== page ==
The second phase of the Winnersh Relief Road is set to go ahead despite concerns from councillors about the design of the plans.

Wokingham Borough Council was forced to make changes to its original plans in September after the authority received almost 100 comments on the proposals.

But revisions to the scheme, which aims to ease traffic congestion in Winnersh, were approved at a meeting of the council’s planning committee on Wednesday, October 10.

Ward member for Winnersh Philip Houldsworth said: “I presumed members were going to oppose this.

“Some residents will be inconvenienced but many will welcome this and the ease of access it gives to roads in the borough.”

Changes to the plans include moving one of the two new roundabouts on Reading Road further away from residential properties, changes to pedestrian crossings, a new right turn lane into Sadlers Lane and a modification to the positioning of a traffic island opposite Green Lane.

A letter sent to the council prior to the meeting claimed there would be a “detrimental impact” on cyclists should the plans go ahead.

However, Paul Fishwick, Vice Chairman on Winnersh Parish Council, told the committee that five pages worth of comments had been reduced to “just one” as the changes made largely satisfied the councillor.

Two residents living on Reading Road also spoke at the meeting, as both were concerned about the proximity of the roundabout to their properties.

One claimed the new relief road will have an “adverse effect” on traffic.

Councillor Angus Ross echoed this issue, as he said: “King Street Lane I am getting increasingly concerned about.

“It will be a worse situation approaching these traffic lights.”

“The aim of this (project) is to relieve Winnersh crossroads.

“I’ve just got this vision that we are creating a new cross road at King Street Lane.”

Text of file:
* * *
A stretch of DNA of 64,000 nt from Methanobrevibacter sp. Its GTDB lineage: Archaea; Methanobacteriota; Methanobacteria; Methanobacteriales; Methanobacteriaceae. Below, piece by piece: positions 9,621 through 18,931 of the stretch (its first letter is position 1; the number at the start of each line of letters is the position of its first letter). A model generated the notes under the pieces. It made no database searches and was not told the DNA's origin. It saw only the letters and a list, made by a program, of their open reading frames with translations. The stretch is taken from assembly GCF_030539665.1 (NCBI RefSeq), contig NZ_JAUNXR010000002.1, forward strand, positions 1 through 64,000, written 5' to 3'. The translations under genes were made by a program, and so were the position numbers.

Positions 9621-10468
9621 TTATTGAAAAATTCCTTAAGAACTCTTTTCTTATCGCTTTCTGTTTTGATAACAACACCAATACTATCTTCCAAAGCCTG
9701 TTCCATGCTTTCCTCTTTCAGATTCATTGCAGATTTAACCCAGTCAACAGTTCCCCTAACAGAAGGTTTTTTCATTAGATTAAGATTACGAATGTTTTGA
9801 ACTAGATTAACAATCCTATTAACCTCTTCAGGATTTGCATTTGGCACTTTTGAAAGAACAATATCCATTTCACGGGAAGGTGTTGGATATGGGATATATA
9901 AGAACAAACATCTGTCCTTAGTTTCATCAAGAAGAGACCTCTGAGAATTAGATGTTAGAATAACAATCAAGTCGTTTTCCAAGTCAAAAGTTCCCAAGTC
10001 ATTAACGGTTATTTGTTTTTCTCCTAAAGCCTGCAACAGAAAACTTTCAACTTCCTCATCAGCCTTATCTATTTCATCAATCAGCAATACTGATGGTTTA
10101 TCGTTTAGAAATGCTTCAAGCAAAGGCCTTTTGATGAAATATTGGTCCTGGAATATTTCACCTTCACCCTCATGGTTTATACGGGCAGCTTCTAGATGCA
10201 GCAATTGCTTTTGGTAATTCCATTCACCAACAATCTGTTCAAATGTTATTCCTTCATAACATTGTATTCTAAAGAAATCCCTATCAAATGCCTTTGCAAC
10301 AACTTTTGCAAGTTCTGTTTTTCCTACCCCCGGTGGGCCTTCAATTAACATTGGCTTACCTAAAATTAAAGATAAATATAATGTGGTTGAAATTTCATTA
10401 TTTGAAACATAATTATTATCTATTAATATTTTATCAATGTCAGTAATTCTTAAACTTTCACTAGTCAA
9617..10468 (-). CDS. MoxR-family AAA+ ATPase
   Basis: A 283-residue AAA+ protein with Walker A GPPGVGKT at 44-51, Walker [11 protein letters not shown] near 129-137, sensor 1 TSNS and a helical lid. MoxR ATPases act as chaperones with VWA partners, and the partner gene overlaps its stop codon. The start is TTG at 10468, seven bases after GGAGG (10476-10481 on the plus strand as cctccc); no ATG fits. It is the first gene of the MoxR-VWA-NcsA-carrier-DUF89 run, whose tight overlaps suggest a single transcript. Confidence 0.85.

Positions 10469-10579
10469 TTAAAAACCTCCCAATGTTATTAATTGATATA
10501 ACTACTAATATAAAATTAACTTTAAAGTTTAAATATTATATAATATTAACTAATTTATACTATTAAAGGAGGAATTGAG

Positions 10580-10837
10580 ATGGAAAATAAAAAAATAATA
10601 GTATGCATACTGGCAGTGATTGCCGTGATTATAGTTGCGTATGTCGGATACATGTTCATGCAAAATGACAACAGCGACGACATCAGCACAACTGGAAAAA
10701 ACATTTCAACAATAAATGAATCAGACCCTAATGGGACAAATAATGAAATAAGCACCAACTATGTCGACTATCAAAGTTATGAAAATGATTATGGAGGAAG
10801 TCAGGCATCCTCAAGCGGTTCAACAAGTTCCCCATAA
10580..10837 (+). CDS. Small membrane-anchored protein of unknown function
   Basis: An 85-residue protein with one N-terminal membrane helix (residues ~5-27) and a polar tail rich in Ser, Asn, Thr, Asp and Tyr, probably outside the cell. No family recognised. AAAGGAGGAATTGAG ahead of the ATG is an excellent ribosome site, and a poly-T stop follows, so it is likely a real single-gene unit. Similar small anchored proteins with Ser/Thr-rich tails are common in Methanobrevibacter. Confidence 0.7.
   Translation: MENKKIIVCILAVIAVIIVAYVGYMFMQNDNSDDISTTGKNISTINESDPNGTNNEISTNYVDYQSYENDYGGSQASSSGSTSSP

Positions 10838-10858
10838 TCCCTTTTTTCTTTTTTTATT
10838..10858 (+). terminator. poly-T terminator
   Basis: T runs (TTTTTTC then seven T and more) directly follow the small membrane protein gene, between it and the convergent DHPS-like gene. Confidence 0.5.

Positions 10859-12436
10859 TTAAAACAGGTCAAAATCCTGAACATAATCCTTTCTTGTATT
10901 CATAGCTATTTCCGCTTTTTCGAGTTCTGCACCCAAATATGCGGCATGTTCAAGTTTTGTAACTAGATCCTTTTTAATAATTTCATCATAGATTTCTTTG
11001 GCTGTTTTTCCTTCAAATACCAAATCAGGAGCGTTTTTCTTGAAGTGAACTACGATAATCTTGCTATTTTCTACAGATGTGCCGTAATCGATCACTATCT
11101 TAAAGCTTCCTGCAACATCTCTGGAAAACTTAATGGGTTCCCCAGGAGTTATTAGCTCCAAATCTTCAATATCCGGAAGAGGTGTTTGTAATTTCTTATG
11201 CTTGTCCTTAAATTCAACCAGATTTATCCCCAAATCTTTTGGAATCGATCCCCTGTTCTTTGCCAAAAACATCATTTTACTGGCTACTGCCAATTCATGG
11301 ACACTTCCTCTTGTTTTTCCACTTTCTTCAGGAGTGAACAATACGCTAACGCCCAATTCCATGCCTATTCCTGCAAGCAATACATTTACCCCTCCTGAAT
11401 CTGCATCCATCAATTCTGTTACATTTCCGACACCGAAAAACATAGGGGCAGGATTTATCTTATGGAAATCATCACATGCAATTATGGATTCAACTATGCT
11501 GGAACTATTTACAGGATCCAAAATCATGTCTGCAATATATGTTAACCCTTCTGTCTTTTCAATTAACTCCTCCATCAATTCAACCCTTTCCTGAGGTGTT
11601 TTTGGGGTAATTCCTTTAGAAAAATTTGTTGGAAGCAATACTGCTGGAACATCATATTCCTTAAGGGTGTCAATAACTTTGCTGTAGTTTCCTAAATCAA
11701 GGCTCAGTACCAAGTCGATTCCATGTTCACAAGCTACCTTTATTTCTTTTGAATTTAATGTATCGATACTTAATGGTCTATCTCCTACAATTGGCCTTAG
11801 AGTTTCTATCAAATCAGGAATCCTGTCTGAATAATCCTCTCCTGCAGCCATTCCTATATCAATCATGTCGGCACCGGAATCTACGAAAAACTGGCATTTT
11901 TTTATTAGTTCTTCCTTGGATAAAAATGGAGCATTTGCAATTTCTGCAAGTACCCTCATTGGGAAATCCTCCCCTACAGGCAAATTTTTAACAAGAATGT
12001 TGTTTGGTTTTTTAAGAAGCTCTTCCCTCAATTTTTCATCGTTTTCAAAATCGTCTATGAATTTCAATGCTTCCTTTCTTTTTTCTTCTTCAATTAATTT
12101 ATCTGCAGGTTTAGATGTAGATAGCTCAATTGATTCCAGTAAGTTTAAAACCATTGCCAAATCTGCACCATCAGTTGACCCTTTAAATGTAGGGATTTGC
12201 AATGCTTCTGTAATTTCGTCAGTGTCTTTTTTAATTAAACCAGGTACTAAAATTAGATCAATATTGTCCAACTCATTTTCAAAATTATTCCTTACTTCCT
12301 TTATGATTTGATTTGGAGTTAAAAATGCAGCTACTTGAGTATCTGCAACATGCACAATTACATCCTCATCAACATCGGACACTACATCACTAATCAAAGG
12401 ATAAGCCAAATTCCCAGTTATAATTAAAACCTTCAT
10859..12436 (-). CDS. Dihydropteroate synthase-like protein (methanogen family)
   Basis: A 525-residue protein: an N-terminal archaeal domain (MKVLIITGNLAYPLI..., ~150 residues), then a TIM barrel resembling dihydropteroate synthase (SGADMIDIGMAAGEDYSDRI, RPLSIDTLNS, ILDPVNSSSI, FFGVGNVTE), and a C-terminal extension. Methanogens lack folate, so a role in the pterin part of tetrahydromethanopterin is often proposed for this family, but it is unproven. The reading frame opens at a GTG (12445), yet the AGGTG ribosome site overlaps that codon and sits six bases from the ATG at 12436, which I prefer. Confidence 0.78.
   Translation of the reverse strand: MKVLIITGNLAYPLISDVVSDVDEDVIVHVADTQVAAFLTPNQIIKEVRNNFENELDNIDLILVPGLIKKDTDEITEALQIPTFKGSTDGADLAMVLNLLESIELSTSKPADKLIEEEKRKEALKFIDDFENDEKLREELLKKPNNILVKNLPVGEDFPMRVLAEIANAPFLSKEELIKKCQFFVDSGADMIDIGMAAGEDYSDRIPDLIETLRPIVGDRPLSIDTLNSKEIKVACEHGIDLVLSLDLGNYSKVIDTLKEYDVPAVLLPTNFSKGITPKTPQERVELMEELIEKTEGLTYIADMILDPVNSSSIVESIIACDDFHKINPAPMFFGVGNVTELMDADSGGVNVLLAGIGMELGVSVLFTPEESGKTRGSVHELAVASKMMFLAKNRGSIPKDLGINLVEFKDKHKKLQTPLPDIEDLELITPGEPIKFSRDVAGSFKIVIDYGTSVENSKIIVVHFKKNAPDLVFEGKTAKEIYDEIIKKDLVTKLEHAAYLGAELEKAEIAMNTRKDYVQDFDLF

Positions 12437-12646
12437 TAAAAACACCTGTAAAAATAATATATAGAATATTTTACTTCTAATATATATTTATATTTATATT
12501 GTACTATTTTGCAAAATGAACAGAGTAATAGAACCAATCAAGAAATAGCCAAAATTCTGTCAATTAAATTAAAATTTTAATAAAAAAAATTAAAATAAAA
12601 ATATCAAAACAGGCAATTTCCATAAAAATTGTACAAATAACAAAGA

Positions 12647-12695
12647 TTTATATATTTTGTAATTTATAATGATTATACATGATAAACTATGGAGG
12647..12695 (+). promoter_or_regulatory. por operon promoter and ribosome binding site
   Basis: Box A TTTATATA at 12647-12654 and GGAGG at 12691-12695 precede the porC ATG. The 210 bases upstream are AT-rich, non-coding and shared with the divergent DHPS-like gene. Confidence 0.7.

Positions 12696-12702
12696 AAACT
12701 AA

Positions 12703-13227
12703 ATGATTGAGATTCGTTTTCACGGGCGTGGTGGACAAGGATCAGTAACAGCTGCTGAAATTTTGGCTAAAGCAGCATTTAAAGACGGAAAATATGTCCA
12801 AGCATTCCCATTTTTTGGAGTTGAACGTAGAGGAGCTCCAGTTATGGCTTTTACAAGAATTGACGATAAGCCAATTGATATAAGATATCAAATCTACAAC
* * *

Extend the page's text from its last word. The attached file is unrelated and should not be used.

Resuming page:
Councillor Prue Bray, who is also a ward member for the affected area, acknowledged issues with the scheme but agreed to advocate its approval.

She said: “I will support the application reluctantly because I know there will be some losers out of it… this is going to be a big issue for our ward and we need to manage it appropriately.

“We need this road more than the problems it is going to bring.”

Councillor Wayne Smith voted to approve the application but before that he said: “What we’ve got here isn’t quite 100%.

“If we keep the parish councillors and ward councillors engaged, it might go smoothly.

“Communication, communication, communication as we move forward.”

All councillors present except one chose to approve the application, with just councillor Ross opting to abstain.

A representative for Wokingham Borough Council’s highways team said construction on the second phase of the relief road should begin in autumn 2019.

The council also passed through revisions to a park-and-ride scheme which has already received prior approval.

Investigations at the site in Earley found “significant constraints” regarding the reality of the scheme as a major gas pipeline was found to be running underneath the area.

Therefore changes were proposed to the site including relocating the bus stops away from the roundabout to an area next to the car park, retaining the trees to the side of the Reading Waterside Centre and to reduce the number of parking spaces from 277 to 258.

A report produced for the council distanced the project from the controversial mass rapid transit scheme which was rejected by Wokingham Borough Council’s planning committee in June.

But councillor Carl Doran said: “Really, it (the scheme) standing alone without the MRT makes it quite a silly thing to have.”

Councillor Bill Soane asked what came first from the MRT or this park and ride scheme and a highways officer responded that park and ride projects had always been part of the council’s long term strategy.

Almost all the committee’s councillors voted to approve the changes to the scheme, with Cllr Doran choosing to vote against.